UN commission condemns Zimbabwe’s ‘Logan Act

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The United Nations High Commission for Human Rights has added to the chorus of condemnation on Zimbabwe’s enactment of the Patriotic Act, which criminalises the act of demonizing the country and prescribes, among other sentences, death on anyone convicted for the crime.

The law, also known as Criminal Law Codification and Reform Amendment Bill, 2022, was assented to by President Emmerson Mnangagwa last week, going against a wide sentiment by civil society and opponents for him to spare the country another piece of oppressive legislation.

In a tweet on Monday, the UN High Commission for Human Rights said the law could be a tool by the current Zanu-PF government to target and weaken civil society, which has been vocal against state excesses.

“We regret that Criminal Law (Codification and Reform) Act has now been signed into law.

“Risks being misused to target, criminalize and weaken civil society. Open and pluralistic civic space is key for sustainable dev’t: law & policy must facilitate these objectives,” said the UN agency, led by Volker Türk.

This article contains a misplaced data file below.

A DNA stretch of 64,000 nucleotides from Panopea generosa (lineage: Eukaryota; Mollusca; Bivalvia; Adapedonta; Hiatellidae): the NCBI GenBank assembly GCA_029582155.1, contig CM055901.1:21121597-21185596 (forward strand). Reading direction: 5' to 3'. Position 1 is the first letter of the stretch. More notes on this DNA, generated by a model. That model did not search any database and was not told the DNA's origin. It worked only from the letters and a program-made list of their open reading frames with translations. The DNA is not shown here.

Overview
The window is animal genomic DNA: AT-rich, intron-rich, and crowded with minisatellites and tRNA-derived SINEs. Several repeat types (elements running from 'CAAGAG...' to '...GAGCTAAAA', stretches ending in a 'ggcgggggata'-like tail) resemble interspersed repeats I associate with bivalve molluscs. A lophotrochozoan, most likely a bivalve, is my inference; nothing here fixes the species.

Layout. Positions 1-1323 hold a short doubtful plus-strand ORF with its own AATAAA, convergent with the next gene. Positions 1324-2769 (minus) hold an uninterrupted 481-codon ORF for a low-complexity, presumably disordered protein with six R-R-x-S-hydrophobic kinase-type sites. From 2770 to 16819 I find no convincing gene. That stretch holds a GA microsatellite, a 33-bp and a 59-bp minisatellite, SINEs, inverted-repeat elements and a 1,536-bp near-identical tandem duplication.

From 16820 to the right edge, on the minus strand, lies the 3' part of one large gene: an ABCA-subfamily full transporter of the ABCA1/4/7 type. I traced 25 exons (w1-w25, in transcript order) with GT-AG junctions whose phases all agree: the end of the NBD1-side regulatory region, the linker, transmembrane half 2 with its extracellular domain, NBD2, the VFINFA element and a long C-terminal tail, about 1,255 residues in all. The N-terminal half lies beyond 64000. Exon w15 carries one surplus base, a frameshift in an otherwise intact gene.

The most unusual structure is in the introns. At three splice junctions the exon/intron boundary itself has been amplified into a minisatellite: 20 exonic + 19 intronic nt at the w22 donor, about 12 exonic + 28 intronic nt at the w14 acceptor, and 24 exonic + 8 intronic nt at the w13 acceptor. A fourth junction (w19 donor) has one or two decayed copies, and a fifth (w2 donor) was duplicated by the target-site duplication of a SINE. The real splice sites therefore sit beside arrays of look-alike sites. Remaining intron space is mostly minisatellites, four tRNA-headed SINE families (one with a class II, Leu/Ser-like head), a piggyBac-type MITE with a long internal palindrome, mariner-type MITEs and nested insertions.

Comments by the UN agent follow similar condemnation fired at the much-resented law by western embassies in Zimbabwe.

The Dutch Embassy Harare said it was “regrettable” that Mnangagwa went against citizen calls for him not to sign the law.

“Many Zimbabweans including legal experts and civil society groups have argued that this law is unconstitutional and will have a chilling effect on civil rights in the country. Regrettable that none of these voices were heard,” said the embassy.

The EU Delegation to Zimbabwe said, by enacting the law, Zimbabwe was regressing on its reform path.

“Zimbabwe, as a sovereign country, has committed in the Arrears Clearance process to enhancing respect for freedoms of association, assembly & expression, as well as building trust with the international community.

“Today’s legislation sends a political signal in the opposite direction,” the embassy said.

The same sentiments were expressed by the United Kingdom embassy, which said the law was a subtraction to the citizen freedoms guaranteed in the national constitution.

The embassy said last week that, “parts of today’s new legislation have serious implications for Zimbabweans’ ability to exercise those rights without fear, and for Zimbabwe Govt’s efforts at international reengagement.”

Similarly, the US embassy said the law was a violation to citizens’ “freedom of expression, assembly, and association”.

“New legislation subverts these constitutional rights, undercuts Zimbabwe’s international reengagement efforts, and is bad for business,” said the embassy.

Global rights lobby, Amnesty International has called on Mnangagwa to reverse his controversial decision to operationalise the law.